Creating Martin Luther King Jr.'s 'world house'

Ursula Walker rallies with Black Lives Matter Austin at the Texas State Capitol on Sept. 19, 2015. (AP/San Antonio Express-News/Carolyn Van Houten)

Editor's Note: From the archives, NCR brings you this piece written in celebration of 2016's 30th anniversary of Martin Luther King Jr.'s birthday. 


It has been 30 years since the nation began celebrating Martin Luther King Jr.'s birthday as a holiday. King would have been 87 years old in 2016. We certainly do not live in the "world house" King envisioned in one of his last books, Where Do We Go From Here: Chaos or Community?

2015 seems to have been a year in which we chose chaos over community in far too many ways. How many days of 2015 were there no police shootings of unarmed men, women and children? How many days did we hear politicians spewing hate? How many days did we actually devote to creating racial equity?

I believe that there is a way beyond the chaos, fear, hatred and violence. How do we create the conditions of the possibility of building the "world house" King envisioned toward the end of his life? It will certainly demand that we risk the way of nonviolence King fashioned in the tradition of Mahatma Gandhi.

There is a scene in Richard Attenborough's classic film "Gandhi" (1982) that captures precisely what we need in America today. Toward the end of the film, when Hindus and Muslims are rioting and fomenting terror against each other, Gandhi goes on a six-day fast to demand an end to the violence. Gandhi's friends are concerned that he is dying.

A Hindu man enters the scene, throws bread at Gandhi and demands that Gandhi eat because he does not want Gandhi's death on his soul. He further explains that he is in hell because he smashed the head of a Muslim child against a wall.

Gandhi responds, "I know a way out of hell." Gandhi tells the Hindu to go find a Muslim child who has lost his parents to the violence. He further instructs the Hindu to raise the Muslim child as a Muslim. Recognizing Gandhi's wisdom, the Hindu falls to his knees, his eyes full of tears and hope that there is a way out of hell.

This scene from the film "Gandhi" serves as a metaphor for what we need to do as a nation to create the conditions for the possibility of racial equity. It underscores the wisdom of the #BlackLivesMatter and #SayHerName movements of 2015. Gandhi did not instruct the Hindu to raise any child. He did not simply instruct the Hindu that "all lives matter."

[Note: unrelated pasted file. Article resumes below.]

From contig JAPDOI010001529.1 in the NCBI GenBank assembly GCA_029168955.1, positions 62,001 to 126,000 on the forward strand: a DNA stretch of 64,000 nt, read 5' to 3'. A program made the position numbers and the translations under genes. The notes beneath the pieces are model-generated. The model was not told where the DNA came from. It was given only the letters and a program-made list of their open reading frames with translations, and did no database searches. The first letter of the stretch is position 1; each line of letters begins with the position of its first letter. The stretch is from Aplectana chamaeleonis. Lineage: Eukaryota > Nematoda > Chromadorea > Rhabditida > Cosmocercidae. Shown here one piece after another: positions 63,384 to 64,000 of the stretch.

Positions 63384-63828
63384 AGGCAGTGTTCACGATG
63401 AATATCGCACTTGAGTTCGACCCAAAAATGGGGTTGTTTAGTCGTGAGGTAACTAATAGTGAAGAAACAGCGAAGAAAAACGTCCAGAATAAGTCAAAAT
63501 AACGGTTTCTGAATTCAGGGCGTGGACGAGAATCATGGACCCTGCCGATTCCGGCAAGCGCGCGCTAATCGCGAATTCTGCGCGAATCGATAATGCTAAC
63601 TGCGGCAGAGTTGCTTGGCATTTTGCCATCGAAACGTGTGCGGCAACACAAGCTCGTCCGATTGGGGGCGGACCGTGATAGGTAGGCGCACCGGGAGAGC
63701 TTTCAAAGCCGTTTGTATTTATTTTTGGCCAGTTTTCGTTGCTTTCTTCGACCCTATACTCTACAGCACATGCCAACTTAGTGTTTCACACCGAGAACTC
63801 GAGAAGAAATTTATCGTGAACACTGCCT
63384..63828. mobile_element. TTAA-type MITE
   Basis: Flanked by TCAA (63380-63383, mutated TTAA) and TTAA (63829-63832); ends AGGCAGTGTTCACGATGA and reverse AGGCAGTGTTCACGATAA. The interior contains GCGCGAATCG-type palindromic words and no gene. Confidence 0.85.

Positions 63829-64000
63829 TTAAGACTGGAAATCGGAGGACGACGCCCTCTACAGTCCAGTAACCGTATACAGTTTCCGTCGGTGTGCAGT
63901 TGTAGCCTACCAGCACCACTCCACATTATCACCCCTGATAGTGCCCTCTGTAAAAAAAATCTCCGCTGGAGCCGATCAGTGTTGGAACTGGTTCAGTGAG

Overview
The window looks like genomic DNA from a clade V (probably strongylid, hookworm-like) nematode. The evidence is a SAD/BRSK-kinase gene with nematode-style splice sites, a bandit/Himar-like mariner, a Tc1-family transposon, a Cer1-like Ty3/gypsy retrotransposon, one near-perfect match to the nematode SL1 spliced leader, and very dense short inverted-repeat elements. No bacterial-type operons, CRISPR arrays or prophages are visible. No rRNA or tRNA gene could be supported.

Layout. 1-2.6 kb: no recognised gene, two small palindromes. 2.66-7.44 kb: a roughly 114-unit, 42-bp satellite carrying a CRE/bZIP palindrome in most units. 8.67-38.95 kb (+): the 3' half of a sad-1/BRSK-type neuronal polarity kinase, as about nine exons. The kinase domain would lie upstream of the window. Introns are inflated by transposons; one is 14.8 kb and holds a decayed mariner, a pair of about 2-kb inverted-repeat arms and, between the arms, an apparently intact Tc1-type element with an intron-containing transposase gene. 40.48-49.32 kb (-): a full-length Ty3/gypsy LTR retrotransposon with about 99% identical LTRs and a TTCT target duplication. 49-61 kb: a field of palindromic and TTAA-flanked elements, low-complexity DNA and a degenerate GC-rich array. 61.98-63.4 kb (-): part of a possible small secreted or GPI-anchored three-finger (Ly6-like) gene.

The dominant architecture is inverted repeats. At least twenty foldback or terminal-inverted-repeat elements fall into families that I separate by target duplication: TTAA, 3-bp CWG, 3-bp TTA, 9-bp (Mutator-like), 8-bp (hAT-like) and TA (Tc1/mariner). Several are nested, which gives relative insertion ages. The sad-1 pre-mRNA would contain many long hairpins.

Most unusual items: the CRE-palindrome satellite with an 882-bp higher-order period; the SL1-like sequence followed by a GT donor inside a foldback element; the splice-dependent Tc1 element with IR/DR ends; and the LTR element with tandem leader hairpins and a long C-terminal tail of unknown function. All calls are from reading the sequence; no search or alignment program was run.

All lives do not matter until we learn to raise as our own those children whose lives have been deemed least worthy by society. Until a critical mass of white parents learn to walk in the shoes of African-American, Latino, Native American and Asian-American parents, we will not take steps toward the "world house" of love and justice envisioned by King.

Imagine if white parents raised an African-American child in an African-American community, facing the same challenges of underfunded schools, policing and emergency services. Imagine if white parents had to raise African-American children under the punitive conditions of the school-to-prison pipeline. How would white parents react when their child was reprimanded, shackled or arrested for doing nothing more than being a child?

If white parents were going to raise children from another race in that child's community, white parents would necessarily undergo a cultural shock that they never imagined. They might be forced to ask: Is this America?

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More importantly, I hope that we recognize our own need for transformation, our own need to find a different way of creating one common home for all of our children. We need to re-imagine what we mean by "home" and to enlarge our social, moral and spiritual imaginations about what it means to parent and create home in 21st-century America.

Related: From MLK to Ferguson: Catholic identity and the struggle for racial justice

We need to expand our moral and spiritual imaginations to break boundaries and see how we only have one common home -- the Earth -- as Pope Francis teaches. We will need to meet and nurture new relatives, especially those whom we have forgotten, those whom we may despise, those whom we have condemned to struggle to live in less-than-human conditions.

White Americans will need to unlearn privilege and our own bias. Yet we will not unlearn our privilege and bias until we inhabit, dwell and live in African-American, Latino, Native American and Asian homes and communities.

In a very real way, white Americans will need to grow into a new skin. We white Americans will need to learn what it is like to grow up in darker skin. White Americans will need to inhabit and dwell within an entirely new way of seeing, a new set of symbols, and a new way of living.

If white Americans were to take up Gandhi's wisdom to find a way out of hell, it would certainly involve walking the way of Jesus, of compassionately suffering with all of our darker-skinned brothers and sisters. It would certainly be a dangerous way.

Yet it would also be a way toward a new creation, a way whereby we become co-creators of one common home and an authentic humanity gathering together in the "world house." May we risk our lives on that way for all of our children, and then we may yet glimpse how we are one in God's kingdom.

[Alex Mikulich is co-author of The Scandal of White Complicity in U.S. Hyper-Incarceration: A Nonviolent Spirituality of White Resistance.]

This story appeared in the Jan 15-28, 2016 print issue under the headline: Creating King's 'world house' .

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